Such is the status of Canadian law, despite the fact that Canada has ratified the International Covenant on Civil and Political Rights, which expressly prohibits all such written or unwritten censorship laws.1,2.

As a result, Canada has spawned a legal landscape not unlike that of past eras having blasphemy laws to prevent the alleged deleterious effects of the most offensive and subversive utterances of the day. This legal landscape vitiates the fundamental right of freedom of expression and incapacitates democracy itself.

The fundamental right of freedom of expression is the right that allows the individual free expression, and the personal agency that derives from free expression, even though the individual is confined by society’s changing and democratically agreed-upon rules.  Free expression is the right to express.  It is essential for personal development and emancipation.  It does not, in itself, confine others, and it is up to the individual to seek and secure receptive listeners. This is the essence of both personal growth and society.

Beyond person growth within the fabric of society, freedom of expression plays a second role that is equally important. Democracy is susceptible to capture by a self-interested elite, and politics must not be solely a contest between dominant-elite special interests. The balancing force against runaway capture, in a democracy, is freedom of expression, together with freedom of association, which permit effective democratic participation, and are the true sources of the often touted “transparency” (whistle blowing) and “accountability” (popular opinion making).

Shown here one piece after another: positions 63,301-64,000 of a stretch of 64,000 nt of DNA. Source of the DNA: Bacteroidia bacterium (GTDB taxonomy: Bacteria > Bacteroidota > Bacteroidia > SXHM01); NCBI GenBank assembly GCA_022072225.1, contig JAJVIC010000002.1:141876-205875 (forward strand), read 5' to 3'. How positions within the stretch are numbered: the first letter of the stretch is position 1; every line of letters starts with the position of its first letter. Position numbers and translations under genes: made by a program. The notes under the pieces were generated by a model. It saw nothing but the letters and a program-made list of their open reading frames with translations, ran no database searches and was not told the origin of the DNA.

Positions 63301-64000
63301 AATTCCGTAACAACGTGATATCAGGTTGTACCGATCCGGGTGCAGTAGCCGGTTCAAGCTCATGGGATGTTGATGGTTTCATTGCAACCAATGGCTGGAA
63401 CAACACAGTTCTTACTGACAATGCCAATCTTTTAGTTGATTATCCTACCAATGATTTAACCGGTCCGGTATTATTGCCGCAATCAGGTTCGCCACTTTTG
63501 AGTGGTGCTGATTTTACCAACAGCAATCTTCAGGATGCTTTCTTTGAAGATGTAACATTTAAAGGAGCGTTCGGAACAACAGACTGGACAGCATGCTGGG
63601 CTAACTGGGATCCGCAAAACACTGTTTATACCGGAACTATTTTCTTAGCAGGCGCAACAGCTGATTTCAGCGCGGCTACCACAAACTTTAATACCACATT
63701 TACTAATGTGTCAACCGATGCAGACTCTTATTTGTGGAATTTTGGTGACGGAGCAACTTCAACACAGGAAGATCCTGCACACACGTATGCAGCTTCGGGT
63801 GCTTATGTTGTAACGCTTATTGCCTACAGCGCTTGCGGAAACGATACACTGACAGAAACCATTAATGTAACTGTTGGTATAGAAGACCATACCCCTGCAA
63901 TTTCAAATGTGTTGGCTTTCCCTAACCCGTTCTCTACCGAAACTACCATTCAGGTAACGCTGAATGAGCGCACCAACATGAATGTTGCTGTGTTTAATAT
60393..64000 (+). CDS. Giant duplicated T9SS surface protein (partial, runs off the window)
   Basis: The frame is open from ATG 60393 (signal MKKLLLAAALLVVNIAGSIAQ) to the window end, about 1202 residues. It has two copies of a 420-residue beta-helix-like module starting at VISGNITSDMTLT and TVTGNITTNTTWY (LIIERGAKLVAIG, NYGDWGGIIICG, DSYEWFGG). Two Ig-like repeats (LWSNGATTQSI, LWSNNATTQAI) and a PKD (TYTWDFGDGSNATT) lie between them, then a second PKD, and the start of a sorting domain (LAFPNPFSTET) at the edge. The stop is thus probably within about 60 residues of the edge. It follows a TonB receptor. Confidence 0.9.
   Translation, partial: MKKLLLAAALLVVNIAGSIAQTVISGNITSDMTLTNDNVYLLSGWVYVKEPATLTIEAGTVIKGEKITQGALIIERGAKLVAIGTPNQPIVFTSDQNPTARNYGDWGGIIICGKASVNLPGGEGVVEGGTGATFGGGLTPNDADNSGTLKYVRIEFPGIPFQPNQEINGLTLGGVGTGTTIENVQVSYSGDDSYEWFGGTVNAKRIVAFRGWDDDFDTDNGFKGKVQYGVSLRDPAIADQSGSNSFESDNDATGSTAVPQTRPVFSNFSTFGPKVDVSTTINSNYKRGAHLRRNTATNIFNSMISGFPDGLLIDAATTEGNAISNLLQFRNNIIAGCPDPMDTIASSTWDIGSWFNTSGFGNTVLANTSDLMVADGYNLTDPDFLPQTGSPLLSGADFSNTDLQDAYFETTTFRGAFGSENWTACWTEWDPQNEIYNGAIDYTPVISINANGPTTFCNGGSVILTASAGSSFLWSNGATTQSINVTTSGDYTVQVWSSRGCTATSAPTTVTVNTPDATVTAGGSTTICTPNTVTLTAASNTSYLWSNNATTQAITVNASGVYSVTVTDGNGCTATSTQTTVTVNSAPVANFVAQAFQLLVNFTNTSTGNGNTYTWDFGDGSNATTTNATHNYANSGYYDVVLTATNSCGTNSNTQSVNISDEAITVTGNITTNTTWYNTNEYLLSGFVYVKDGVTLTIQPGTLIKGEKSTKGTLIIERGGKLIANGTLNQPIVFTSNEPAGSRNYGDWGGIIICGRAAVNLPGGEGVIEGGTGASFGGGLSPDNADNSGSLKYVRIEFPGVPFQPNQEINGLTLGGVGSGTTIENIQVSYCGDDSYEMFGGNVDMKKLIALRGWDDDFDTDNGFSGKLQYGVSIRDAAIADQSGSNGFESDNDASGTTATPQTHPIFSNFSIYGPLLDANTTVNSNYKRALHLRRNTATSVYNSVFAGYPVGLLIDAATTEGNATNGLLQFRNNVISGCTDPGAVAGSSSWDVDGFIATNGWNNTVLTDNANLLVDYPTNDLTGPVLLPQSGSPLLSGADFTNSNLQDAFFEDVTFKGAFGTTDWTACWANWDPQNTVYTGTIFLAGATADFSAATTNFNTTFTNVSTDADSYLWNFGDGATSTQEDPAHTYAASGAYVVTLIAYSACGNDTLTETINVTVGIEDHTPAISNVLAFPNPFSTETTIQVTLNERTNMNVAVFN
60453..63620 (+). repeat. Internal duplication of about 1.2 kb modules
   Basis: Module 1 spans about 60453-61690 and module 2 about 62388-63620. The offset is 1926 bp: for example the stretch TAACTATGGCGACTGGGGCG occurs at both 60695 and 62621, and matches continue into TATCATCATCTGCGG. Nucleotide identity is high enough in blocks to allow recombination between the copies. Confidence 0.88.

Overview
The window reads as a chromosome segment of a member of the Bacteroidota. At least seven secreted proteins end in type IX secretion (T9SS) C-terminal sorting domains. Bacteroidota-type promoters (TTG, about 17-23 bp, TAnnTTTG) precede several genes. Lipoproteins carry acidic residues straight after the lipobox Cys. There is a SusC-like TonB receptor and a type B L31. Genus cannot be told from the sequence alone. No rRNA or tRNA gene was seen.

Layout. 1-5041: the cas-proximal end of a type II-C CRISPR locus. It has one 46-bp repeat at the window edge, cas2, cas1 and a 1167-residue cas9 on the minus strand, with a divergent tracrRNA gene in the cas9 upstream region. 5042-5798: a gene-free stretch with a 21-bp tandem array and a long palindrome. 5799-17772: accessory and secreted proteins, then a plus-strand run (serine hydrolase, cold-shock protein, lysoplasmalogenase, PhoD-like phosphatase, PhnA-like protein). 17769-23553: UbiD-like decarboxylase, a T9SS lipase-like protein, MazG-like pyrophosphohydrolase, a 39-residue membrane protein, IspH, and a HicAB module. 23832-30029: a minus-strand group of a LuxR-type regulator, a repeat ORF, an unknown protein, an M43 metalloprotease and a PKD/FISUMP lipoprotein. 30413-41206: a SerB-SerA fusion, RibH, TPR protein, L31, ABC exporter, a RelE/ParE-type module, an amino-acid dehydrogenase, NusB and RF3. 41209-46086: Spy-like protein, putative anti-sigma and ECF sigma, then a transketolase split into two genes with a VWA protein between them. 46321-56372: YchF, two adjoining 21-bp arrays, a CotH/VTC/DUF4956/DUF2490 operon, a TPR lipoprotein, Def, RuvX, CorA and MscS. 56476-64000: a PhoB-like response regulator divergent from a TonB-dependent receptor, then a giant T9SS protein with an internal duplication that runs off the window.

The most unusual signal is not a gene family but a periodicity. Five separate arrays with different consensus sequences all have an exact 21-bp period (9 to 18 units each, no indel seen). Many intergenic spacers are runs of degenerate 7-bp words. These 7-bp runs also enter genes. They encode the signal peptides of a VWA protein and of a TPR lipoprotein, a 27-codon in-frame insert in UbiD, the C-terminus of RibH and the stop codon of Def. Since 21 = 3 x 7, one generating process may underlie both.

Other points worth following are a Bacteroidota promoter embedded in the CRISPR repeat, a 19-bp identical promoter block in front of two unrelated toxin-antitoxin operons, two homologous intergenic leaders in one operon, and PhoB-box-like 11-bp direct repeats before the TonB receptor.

Censorship, including censorship actuated with the pretext of preventing hypothetical harm, does not protect the individual.  It is a lockdown designed to frustrate the essential democratic process of expression, discussion, debate and argument, in an increasingly illegitimate and intolerant system. Its use by politicians in exploiting the oppression Olympiad in their partisan manipulations is unconscionable, as is its use in special-interest propaganda by litigation.

For these reasons, the State must not provide laws that enable an influential elite in-effect to neuter vehement individual expression that has transformative potential. The State must not be allowed to thus erode and suppress individual agency. Instead, it is the duty of the State to protect individual freedom of expression. If democracy cannot be trusted, then there is no democracy.

Relation to recent work

In her 2018 book,3 Nadine Strossen brilliantly reviews the research showing that “hate speech” laws are harmful to society. While this scholarship brings current empirical support for abolishing “hate speech” laws, I don’t find it to be satisfying. We should not be reduced to making policy arguments regarding harm reduction in order to justify preventing the State from suppressing fundamental human freedom, or preventing the State from enabling elite interests and corporations from suppressing the said freedom. If history itself and the study of sociology4 cannot inform us about the necessity to safeguard the fundamental human right of freedom of expression, then we are lost.5